- Burn in Testing: Will your applications function under load, in a scaled-out fashion? Are all the interconnected pieces working properly?
- Upgrade Trials: Typical build cycles such as this oftentimes go on for weeks or months. In that time, major releases of Docker/Kubernetes/other will be released, and it’ll be a good opportunity to see what it’s like to upgrade to a new build. Fingers crossed!
- Tribal Knowledge: Once the house of cards has been built, step back and document everything that was done to build it. Praise the engineers that endured and delivered. Hope they never leave and as a failsafe, build a monitoring job that checks their LinkedIn pages for updates.
- Support/Handoff: Train the people that will be monitoring and running this from day to day. This usually means the Systems Administration team and/or Service Desk type folks. Hopefully, they can handle the occasional 3am alert but also have your implementation engineers on speed dial if needed. Pray that there’s nothing broken in the actual open source code of your particular release. In case it does go there, it can’t hurt to start thinking about getting the operations team to read/write/debug in Go and have both #docker and #kubernetes IRC channels open.
- Operationalize: Celebrate the end of a long development phase but always be vigilant about the fact that you are now on the hook to support the platform going forward. This doesn’t just mean being on call – but it also means continuously staying on top of requests to have the latest features in the container or orchestrator engines as they evolve. Think of the upgrade trials from earlier – but now out of the safety of a sandbox with actual users and production load mixed in.
Of course, there is a better way to do all this.
To really understand what it is that Diamanti does, it helps to go back in time a bit and understand why Docker is so hot right now. You see, Docker isn’t the first to the containers game. Before it, Solaris had Zones and Linux had OpenVZ and LXC. They all enjoyed modest successes, but it wasn’t until the appearance of Docker that containers really took off. Docker had done something that no one else had done before it – enable infrastructure as code via Docker File/Hub/Repos. Developers could now make changes to the containers via commits and push them into common repositories, complete with tagging and import/export functions that enabled portability. Configuration Management requirements were reduced and infrastructure suddenly got a huge boost in speed, flexibility, and usability. This was a fantastic evolution of the technology for developers in particular, who wanted self service capabilities and didn’t necessarily have network interface or storage persistence needs.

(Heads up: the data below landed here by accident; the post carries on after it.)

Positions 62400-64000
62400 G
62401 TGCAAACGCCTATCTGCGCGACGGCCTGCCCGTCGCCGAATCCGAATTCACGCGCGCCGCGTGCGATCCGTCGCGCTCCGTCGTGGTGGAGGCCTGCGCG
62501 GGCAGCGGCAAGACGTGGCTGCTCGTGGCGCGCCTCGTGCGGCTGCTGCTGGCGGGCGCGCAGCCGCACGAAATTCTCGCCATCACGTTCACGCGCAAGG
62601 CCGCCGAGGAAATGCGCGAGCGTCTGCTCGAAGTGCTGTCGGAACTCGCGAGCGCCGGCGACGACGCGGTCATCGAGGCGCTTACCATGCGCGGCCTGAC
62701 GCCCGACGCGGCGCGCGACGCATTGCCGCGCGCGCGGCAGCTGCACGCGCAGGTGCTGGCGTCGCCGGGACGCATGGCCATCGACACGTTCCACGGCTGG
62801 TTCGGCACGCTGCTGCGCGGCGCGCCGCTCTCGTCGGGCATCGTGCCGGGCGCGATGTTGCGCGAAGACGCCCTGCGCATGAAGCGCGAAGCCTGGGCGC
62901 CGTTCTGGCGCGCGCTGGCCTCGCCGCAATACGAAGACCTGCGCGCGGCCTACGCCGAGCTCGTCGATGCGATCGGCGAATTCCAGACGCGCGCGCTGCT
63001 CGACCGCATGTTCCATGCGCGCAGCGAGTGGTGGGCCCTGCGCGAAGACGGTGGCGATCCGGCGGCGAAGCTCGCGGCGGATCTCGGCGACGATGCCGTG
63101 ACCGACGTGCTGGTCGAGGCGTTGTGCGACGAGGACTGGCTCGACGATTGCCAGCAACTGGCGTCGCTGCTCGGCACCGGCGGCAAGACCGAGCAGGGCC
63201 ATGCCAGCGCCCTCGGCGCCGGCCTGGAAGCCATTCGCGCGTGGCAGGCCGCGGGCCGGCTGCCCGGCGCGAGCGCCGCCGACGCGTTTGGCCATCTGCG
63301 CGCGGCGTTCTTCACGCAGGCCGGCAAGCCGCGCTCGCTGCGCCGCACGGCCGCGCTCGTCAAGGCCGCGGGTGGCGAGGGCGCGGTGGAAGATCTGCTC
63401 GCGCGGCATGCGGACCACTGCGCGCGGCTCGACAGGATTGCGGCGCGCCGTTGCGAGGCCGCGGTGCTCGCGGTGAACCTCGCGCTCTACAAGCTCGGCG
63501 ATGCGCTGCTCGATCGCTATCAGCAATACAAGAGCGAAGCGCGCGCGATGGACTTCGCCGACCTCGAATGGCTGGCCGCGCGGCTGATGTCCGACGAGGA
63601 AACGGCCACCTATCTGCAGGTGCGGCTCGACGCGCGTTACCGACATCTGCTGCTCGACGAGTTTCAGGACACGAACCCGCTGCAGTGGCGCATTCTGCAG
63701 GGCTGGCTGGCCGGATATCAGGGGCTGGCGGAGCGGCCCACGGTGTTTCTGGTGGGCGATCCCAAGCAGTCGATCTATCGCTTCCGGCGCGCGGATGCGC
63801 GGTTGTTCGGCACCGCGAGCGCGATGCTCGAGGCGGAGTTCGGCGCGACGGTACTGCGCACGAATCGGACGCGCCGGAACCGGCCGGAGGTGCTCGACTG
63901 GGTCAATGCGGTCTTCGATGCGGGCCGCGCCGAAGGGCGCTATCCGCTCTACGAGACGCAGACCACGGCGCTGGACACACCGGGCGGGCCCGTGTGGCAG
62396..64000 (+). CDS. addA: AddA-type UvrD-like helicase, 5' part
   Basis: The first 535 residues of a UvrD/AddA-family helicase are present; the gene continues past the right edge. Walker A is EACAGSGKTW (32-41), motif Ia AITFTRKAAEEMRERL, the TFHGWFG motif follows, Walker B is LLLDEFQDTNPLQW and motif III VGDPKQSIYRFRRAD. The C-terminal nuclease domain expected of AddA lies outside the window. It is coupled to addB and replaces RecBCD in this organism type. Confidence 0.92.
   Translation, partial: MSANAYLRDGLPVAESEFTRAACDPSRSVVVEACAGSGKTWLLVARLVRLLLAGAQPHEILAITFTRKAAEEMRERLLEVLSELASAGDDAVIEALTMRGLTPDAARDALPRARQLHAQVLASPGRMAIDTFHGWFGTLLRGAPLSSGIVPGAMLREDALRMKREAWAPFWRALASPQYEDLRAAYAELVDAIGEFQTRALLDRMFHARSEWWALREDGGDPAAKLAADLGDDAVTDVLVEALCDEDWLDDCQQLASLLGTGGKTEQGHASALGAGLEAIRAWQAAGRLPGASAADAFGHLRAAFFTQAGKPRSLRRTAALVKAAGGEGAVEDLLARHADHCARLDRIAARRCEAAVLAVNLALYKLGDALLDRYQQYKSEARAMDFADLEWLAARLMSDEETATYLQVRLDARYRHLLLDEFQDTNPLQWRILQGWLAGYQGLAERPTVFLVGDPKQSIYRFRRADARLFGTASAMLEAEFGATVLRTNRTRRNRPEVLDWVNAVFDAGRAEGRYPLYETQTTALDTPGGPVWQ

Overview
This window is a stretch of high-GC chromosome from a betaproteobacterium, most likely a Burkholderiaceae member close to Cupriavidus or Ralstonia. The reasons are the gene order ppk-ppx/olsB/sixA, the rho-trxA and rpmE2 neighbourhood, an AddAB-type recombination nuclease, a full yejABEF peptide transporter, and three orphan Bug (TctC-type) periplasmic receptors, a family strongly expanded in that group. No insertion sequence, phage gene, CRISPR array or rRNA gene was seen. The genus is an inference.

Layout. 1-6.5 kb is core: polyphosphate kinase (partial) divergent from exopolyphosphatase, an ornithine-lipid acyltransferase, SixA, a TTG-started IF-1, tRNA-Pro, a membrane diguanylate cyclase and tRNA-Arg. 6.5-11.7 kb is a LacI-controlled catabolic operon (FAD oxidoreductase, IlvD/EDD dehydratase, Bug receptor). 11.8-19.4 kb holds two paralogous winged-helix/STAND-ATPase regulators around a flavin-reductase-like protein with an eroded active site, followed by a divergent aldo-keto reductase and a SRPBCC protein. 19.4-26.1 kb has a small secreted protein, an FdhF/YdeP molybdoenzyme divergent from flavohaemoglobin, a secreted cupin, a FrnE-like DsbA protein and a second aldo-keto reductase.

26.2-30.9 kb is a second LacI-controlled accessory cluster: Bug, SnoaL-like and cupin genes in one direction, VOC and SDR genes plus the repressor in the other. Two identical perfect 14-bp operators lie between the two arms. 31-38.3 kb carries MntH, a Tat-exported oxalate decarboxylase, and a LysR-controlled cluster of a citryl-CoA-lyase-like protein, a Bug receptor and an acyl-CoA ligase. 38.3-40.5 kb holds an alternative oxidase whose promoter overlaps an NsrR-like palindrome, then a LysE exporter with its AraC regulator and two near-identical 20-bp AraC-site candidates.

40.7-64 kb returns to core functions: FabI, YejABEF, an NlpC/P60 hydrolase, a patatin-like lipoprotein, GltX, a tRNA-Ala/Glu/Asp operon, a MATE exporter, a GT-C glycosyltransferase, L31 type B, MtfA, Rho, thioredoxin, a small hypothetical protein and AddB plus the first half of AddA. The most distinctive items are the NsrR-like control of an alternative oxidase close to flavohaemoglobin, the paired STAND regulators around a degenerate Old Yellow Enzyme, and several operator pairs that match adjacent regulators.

Fast forward to today, much of the core container and orchestrator work is still focused around the needs of the developers and the tools needed to operationalize it are still evolving. This is where Diamanti comes in, covering everything from the metal to the container orchestrator and everything in between. All the core components needed to run a containerized environment are included, fully installed/configured, and supported by Diamanti.
Piecing it all together:
- Docker and Kubernetes preloaded, preconfigured, and supported
- Layer 2 network interfaces without a network overlay
- Persistent storage
- Clustered storage via NVMoE
- QoS: Granular controls for compute, network, and storage
- Per-container reporting
- Role based access control
- Supported upgrade process